The Scorpionfish – a master of camouflage, but not always

by | Aug 7, 2017 | Fish, Photography | 0 comments


I’ve long been fascinated by fish that can ‘tune’ their coloration to their surroundings.  Some of the finest adepts of the art are the Scorpionfish of the genus Scorpaenopsis, which also happen to be easy to approach and photograph, a real bonus for me. 

The Scorpaenopsis genus resides in the Scorpaenidae family, which contains a whole plethora of fascinating fishes including the Lionfishes and their allies (Pteroinae), mainly from the Indo Pacific region.


The species shown here, is I believe Scopaenopsis oxycephala.  As you can see it has wonderful markings and skin texture to help it blend in with its background.  It also has skin projections, notably around the mouth area, that further help it to blend in with coral-covered and coraline algae-covered substrates.  These skin projections also lend it the common name of Tassled Scorpionfish, though it is also known as the Small-scale Scorpionfish.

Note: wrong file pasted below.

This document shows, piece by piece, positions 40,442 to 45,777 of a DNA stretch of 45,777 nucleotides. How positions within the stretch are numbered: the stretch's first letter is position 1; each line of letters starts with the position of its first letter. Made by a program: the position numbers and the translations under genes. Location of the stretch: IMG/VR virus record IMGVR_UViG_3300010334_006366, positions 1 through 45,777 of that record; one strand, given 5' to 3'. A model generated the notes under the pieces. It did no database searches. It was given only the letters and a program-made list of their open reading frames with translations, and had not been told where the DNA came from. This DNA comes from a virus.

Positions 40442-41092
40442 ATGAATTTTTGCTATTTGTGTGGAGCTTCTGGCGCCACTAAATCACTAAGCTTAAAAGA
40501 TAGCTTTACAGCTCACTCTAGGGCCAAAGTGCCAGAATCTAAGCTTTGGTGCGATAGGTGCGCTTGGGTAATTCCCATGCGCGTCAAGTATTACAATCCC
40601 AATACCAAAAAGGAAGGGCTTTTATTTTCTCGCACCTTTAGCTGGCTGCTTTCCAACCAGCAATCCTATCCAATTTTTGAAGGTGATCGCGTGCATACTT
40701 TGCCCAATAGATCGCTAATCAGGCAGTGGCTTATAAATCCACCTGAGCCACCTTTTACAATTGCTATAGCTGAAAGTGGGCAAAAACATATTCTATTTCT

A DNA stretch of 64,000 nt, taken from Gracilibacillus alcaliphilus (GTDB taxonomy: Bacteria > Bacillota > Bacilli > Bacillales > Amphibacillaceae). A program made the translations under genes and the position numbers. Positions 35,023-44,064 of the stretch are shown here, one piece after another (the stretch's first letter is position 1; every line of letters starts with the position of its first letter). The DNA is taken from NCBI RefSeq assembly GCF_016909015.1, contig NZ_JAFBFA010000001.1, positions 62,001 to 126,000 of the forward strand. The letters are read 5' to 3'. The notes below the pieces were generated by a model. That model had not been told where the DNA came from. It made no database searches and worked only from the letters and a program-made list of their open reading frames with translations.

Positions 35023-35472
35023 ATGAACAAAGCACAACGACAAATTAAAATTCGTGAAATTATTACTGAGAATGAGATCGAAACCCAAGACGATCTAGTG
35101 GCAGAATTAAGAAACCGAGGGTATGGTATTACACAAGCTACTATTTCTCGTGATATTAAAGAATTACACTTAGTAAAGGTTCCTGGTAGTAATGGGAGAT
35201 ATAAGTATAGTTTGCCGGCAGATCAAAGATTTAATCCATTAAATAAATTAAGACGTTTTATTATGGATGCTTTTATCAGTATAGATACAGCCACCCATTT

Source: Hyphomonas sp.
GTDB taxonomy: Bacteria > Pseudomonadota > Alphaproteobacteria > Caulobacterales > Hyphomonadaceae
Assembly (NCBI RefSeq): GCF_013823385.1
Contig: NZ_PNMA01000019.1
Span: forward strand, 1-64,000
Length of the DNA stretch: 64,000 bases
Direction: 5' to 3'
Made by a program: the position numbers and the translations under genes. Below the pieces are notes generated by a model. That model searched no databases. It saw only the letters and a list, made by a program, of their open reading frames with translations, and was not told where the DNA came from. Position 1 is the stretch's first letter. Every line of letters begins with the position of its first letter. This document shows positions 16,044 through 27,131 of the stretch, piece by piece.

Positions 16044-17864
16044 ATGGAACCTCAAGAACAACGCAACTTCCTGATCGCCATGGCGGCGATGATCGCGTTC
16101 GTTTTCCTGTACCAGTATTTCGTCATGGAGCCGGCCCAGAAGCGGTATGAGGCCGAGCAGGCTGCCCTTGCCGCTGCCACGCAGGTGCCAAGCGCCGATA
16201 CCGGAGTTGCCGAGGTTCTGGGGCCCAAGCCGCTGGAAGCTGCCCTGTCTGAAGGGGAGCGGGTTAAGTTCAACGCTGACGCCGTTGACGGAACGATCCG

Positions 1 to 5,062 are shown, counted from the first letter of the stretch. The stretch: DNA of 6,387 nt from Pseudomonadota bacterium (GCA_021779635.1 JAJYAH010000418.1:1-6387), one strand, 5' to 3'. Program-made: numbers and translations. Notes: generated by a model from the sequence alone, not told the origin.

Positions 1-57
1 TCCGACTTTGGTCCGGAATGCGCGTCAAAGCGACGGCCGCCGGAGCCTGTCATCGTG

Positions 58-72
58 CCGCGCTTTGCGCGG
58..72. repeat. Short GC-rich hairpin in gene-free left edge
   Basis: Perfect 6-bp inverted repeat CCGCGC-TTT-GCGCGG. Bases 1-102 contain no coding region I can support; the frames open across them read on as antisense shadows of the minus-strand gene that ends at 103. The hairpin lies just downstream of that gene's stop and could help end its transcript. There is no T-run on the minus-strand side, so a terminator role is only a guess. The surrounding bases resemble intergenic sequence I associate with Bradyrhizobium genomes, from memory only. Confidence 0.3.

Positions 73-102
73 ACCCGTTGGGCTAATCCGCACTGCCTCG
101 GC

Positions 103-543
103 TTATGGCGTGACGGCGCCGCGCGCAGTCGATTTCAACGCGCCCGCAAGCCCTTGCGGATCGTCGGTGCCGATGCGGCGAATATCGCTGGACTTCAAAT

That camouflage needs a bit more work!

The fish have the ability to alter their pigmentation.  In these images, you can see a fish that is almost perfectly ‘tuned in’ and one that has, I suspect, recently relocated onto a Porites coral head, leaving it quite visible.


In this image, you can see a fish that is trying very hard to blend into a growth of Anthelia, which is something I’ve never seen before.  Again, I’m not sure its working brilliantly well and you could almost get the impression the fish is saying ‘look, I’m trying my damned hardest ok!”  Of course, scorpionfish may spend a lot of time in Anthelia, they’re just a lot better than this one.

Sticking close to the substrate and blending in is a strategy that works well. These fish are not good swimmers and rely on their prey items getting lose before they strike.  Like many ambush predators they can move quickly when they need to, expanding their large mouths in the process to ‘gulp’ their prey.


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